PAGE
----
Why sitting is the new smoking

If sitting is so relaxing, why is it bad for you? The problem lies in how much of it and how long we sit each day.

By Nosa Iyamu

Most of us sit for hours every day – in traffic, at work or while watching our favorite TV shows in the evening. The shocking reality is that all that sitting for hours can kill us.

Sitting might seem like a harmless activity, but medical experts say that prolonged sitting every day is linked to serious health problems, such as type 2 diabetes, joint pain, blood clotting, and cardiovascular disease.

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You may have heard the phrase “sitting is the new smoking” that Dr. James Levine, Professor of Medicine at the Mayo Clinic. He has spent years studying the science of sitting and the unintended danger we put ourselves in every day when we lead a sedentary life.

The human body isn’t designed to sit as much as we do, says Dr. Levine. Our ancestors spent most of their lives upright while hunting for and cultivating food—only occasionally for sedentary breaks. In his book Get Up! Why Your Chair Is Killing You,” he explains that we’ve transitioned from an ancient world of movers to a modern world of chair sloths.

If sitting is so relaxing, why is it bad for you? The problem lies in how much of it and how long we sit each day. When our body is in a static position for a long period of time all sorts of bad things happen such as:

Poor circulation can cause fatty acids to build up in the blood vessels, leading to heart disease. And according to World Thrombosis Day, another risk is not contracting your calf muscles when your legs stand still for hours, which usually helps blood flow. This can lead to deep vein thrombosis (DVT), which is a condition in which blood clots form in the calves of your legs if your calf muscles don’t move for a long time.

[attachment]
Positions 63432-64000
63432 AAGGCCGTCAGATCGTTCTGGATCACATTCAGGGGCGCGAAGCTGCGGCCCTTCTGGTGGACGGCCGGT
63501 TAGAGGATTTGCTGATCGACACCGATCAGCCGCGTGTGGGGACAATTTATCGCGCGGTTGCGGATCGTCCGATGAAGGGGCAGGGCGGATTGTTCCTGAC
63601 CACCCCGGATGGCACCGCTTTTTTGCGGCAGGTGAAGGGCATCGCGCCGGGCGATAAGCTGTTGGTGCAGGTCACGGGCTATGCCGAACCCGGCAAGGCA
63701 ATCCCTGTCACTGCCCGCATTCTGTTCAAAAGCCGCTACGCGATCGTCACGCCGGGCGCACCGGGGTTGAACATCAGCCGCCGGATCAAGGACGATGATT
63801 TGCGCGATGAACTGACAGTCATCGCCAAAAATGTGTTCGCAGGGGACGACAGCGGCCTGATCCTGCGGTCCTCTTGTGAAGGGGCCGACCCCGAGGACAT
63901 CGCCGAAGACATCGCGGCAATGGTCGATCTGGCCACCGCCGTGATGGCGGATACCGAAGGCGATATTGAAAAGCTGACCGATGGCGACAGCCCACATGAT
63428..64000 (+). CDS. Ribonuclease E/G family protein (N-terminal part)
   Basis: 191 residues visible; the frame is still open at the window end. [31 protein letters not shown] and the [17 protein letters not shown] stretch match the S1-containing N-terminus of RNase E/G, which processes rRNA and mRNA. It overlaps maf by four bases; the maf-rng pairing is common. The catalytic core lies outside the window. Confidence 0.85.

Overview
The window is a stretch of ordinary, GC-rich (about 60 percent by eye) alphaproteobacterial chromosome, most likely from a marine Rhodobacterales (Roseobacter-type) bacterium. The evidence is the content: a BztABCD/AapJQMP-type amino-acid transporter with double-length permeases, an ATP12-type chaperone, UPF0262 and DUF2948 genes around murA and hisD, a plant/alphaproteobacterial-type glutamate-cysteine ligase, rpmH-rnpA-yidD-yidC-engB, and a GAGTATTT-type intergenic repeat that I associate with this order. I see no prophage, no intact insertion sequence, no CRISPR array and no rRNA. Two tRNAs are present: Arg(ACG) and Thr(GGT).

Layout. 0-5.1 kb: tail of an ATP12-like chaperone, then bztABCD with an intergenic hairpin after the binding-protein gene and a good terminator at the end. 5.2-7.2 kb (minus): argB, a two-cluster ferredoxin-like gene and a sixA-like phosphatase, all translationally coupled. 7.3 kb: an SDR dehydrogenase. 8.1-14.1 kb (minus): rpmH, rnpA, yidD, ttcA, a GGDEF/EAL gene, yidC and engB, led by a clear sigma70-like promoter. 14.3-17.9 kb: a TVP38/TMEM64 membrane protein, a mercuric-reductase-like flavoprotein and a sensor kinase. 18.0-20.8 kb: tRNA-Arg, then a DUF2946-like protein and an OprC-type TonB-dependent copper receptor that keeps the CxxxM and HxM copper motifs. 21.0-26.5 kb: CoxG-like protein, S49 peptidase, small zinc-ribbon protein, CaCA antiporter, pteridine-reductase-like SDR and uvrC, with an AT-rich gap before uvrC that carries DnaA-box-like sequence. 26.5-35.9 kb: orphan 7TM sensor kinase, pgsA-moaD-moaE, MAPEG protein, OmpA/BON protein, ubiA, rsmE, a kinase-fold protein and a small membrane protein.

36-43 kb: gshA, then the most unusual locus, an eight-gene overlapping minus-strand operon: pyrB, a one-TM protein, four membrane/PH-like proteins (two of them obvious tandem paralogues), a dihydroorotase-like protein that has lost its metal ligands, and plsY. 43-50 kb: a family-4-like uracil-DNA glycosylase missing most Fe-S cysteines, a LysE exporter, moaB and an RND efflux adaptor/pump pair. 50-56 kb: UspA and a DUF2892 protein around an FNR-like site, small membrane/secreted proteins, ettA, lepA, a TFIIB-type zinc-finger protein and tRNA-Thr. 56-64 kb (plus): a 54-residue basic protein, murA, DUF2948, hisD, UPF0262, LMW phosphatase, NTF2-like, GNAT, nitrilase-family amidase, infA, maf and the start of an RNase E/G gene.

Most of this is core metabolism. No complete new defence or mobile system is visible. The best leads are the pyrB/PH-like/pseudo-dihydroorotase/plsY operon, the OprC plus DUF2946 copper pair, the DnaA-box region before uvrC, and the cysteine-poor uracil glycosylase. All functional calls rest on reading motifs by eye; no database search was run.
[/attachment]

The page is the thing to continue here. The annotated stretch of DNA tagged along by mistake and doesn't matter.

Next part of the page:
DVT is a serious problem. If part of the blood clot breaks off, it can travel to the lungs and cause blockage. This is called a pulmonary embolism (PE) and can be fatal.

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What you can do

Try to estimate how many hours you spend “downstairs” in a day, including commuting to work, sitting at your desk, running errands in your car, and sleeping on the couch at night. Adding it up, it’s probably more than you think. Children who lead sedentary lives, playing video games and watching TV for hours instead of playing outside, are also at risk for health complications.

It’s clear that excessive sedentary behavior affects people negatively, as has smoking over the years, so how can you break the habit? It’s not enough to just get up all day, says Dr. Helen Okoye, a leading Nigerian thrombosis specialist and a member of the Global World Thrombosis Day Steering Committee.

It’s not good for you to keep your body in a static position day in and day out—whether it’s sitting, standing, or lying down. And, she adds, while it’s important to get some exercise, like going for a run or going to the gym, exercise alone isn’t enough to offset the negative effects of too much sitting. Sitting is a risk factor in its own right, the solution to which is to build as much movement into the day as possible.

Keep moving

“It’s all the small movements we make throughout the day that count. The trick is to build exercise into every part of your life,” advises Dr. okay “During your work week, break up chair time by keeping moving whenever possible. Get up while you’re on the phone, go for a walk during your lunch break, and take a five-minute standing break for every hour you sit down.

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“If you know you will be sitting for a long time, such as “For example, at a conference, wear loose-fitting clothing that allows blood flow and stay hydrated with water to thin the blood,” says Dr. okay .

Dance at home while you cook or clean the house and take your kids for a walk at the end of the day when the whole family is at home. If you’re shopping, park farther from your destination and walk the rest of the way. Take the stairs instead of elevators or escalators—or at least walk up the escalators. Every minute of physical activity counts.

While there’s room to sit these days, the bottom line is that we need to seriously think about transforming our sitting habits from habit to conscious. “Make it a daily habit to exercise more,” says Dr. okay “The less you keep your body in a static position throughout the day, the better your chances of living a healthy life.”

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